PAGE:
Monthly Archives: November 2013
I have managed to sort out my issue with this chair. I had threaded the cane too closely together from left to right, meaning that the holes between the canes were far too bunched. It would have been impossible to thread the diagonals through them.
Now, however, I have removed some and rethreaded others in a two hour rescue operation.
Lessons learnt about caning a round seat today: 1 never do it again. 2 If you forget number 1 for some reason, thread by eye, rather than counting holes so that your canes produce evenly spaced square holes.
I have had a few weeks away from upholstery so I could concentrate on getting underway with some Christmas presents (no photos of those yet, for obvious reasons!), but this week I have got on pleasingly well with my son’s chair.
Firstly, I stripped the child’s armchair of all of its original fabric, removing as many staples as possible.
Next, I tucked a piece of the new fabric into the seat, making some snips at the front of the seat so that the fabric would fit around the wood of the chair’s arm. The tails at the back and front are long enough to staple onto the wood of the frame later.
After that, a piece of fabric went over the back of the chair, again, with strategic snips around the back of the arm so that it could be wedged neatly around the foam.
This piece was tricky as I had to ensure that the lines of the pattern were all straight enough so that the arms looked even.
No idea why I chose patterned fabric for my first upholstery project. I have no excuses as I was warned.
Here’s the back, stapled securely with pleated curves.
It looks very uneven here as my main concern was to get the line of the pattern straight across the top of the chair, while pulling the fabric tightly enough so that there would be no sagging later.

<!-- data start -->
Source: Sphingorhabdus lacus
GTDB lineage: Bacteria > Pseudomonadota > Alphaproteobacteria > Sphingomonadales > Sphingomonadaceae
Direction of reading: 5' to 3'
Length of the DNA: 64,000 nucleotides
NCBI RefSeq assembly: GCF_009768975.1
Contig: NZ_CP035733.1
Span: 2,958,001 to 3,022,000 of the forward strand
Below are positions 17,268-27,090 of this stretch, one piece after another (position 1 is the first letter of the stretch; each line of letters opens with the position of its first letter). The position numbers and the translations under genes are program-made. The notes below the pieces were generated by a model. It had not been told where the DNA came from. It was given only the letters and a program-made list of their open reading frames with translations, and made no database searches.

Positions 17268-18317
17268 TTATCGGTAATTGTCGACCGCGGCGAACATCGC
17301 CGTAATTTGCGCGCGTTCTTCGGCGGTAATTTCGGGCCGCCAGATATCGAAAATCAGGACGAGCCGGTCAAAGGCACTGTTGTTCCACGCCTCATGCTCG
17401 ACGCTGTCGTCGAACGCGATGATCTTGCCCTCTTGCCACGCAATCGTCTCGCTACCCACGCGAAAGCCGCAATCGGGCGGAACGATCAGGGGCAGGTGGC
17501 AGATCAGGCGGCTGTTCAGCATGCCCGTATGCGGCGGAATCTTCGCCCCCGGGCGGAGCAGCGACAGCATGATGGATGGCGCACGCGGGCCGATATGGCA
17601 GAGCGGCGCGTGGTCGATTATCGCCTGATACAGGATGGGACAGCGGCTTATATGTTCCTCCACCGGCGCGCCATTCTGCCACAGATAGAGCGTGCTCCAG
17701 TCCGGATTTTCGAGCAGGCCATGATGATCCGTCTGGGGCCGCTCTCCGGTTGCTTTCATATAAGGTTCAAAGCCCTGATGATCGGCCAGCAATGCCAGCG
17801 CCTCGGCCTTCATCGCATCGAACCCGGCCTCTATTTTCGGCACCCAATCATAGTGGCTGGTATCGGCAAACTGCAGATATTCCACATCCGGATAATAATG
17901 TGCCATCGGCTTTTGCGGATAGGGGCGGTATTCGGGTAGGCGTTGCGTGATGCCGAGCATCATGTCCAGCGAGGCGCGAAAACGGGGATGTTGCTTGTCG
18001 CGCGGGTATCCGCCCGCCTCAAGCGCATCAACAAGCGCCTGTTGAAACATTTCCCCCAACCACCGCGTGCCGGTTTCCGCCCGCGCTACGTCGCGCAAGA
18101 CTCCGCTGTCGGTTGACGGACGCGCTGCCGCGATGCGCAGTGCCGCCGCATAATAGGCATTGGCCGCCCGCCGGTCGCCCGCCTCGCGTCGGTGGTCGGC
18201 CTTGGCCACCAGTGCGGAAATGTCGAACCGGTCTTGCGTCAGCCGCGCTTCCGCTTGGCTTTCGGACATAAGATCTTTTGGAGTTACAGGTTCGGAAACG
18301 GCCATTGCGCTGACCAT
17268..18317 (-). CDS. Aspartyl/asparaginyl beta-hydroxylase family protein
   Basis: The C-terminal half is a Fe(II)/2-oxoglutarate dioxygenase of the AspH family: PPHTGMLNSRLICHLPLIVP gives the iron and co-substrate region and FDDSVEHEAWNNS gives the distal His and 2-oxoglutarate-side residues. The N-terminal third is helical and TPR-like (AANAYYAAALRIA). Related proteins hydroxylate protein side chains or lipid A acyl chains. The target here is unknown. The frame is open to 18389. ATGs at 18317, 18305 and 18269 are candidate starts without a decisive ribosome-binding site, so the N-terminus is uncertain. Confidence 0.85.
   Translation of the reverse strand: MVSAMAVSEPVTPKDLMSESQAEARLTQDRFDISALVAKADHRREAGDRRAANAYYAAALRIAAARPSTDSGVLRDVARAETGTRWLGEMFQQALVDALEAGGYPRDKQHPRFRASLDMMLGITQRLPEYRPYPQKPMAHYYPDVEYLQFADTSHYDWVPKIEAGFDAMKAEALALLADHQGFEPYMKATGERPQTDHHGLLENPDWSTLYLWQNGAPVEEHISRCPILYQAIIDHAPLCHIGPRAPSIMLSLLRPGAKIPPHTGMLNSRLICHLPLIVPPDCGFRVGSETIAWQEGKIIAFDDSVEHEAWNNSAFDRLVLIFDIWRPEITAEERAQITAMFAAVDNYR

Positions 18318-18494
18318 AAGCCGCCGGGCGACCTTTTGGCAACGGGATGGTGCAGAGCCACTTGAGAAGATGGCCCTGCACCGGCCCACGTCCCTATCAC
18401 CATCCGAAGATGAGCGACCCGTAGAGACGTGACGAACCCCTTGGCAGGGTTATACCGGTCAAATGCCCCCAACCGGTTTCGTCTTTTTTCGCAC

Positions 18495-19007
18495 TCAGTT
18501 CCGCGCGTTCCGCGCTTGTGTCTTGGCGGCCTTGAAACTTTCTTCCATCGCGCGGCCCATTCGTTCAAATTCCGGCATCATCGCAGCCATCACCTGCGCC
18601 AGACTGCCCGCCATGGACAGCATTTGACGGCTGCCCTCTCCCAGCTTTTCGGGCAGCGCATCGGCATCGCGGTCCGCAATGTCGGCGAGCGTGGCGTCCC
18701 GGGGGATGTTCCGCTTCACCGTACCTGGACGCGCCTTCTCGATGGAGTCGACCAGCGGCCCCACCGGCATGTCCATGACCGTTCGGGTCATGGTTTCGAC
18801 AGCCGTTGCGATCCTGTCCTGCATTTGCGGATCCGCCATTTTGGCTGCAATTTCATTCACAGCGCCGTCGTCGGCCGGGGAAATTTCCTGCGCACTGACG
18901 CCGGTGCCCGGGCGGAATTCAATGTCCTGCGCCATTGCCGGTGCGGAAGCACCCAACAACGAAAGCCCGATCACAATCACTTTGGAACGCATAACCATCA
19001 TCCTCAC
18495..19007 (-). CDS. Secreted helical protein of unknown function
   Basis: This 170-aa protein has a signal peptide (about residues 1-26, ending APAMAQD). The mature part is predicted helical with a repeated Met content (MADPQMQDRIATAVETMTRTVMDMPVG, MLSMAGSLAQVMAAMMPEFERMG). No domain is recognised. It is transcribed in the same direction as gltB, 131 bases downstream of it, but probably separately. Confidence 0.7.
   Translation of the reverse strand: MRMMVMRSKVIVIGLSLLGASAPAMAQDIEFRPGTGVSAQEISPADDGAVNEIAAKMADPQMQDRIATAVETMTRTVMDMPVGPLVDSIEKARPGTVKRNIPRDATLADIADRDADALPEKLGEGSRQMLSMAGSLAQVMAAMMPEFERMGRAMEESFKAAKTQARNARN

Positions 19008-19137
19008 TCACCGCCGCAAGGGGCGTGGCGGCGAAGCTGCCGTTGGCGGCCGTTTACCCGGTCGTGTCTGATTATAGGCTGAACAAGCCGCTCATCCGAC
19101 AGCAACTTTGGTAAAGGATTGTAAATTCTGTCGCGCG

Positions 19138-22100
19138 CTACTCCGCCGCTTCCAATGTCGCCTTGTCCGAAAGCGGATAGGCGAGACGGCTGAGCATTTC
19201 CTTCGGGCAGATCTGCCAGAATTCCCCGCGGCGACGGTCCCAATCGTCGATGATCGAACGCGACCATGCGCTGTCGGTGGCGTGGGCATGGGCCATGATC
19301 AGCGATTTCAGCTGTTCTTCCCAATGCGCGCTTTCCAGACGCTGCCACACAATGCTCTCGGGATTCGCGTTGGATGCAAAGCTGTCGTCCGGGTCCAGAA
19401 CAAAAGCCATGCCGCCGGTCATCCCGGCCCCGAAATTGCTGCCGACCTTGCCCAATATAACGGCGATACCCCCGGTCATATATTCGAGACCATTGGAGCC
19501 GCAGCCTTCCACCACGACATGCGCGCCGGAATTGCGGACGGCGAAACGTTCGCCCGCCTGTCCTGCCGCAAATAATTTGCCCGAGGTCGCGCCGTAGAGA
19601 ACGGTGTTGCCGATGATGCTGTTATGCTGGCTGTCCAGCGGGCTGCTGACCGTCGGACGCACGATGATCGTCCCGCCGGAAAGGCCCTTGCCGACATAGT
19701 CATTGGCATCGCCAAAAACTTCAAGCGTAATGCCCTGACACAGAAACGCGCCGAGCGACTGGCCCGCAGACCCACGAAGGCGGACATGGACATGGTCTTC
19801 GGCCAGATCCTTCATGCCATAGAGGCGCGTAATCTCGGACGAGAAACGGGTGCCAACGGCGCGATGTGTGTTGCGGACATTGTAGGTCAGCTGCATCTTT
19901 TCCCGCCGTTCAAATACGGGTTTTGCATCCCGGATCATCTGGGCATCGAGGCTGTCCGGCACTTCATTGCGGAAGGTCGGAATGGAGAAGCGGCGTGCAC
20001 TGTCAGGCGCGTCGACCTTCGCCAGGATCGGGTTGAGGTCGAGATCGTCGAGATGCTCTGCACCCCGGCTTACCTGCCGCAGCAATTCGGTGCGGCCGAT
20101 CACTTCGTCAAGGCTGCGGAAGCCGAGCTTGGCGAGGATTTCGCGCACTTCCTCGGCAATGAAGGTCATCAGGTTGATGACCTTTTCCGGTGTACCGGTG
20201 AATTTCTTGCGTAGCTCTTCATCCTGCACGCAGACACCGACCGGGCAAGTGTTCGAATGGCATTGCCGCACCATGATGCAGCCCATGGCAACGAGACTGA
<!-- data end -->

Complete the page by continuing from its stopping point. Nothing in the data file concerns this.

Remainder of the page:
You can also see bits of fabric poking through from the seat piece and also from the bottom of this back piece.
This picture shows you where I have to work when I am not in the workshop: sharing table space with my little boy and his toys. He knows by now not to touch any pointy or bladed things.
I made piping from scrappy bits of fabric joined together at 45 degree angles.
Here’s the piping casing all pinned and ready to sew. I really needed a zipper foot attachment for this job so that I could get my line of sewing as close to the piping as possible. My zipper foot didn’t fit the sewing machine, though, so I just used a straight stitch foot, wedging the piping cord underneath the foot in rather an unsafe and uncontrollable manner.
Seems to have done the job.
The exciting bit – sewing the piping into the arm covers. I worked from the top right corner of the arm first, sewing straight down to the bottom of the chair.
The next bit was quite awkward. I had to sew each section of the cover individually, measuring (very carefully) each time. It wasn’t enough to make sure that the cover fitted the arm and the corner was perfect, but I also had to continually check that all the squares of the pattern lined up and also that grain of the squares faced in the right direction.
I found myself asking again why I had not chosen a plain piece of fabric. Oh, and there was also a little swearing here, too.
The finished arm pieces are now all ready to be stapled into place. I’m very pleased with myself and looking forward to tacking it all down.
My boy keeps saying “when are you going to mend my chair?”
Shouldn’t take too long now!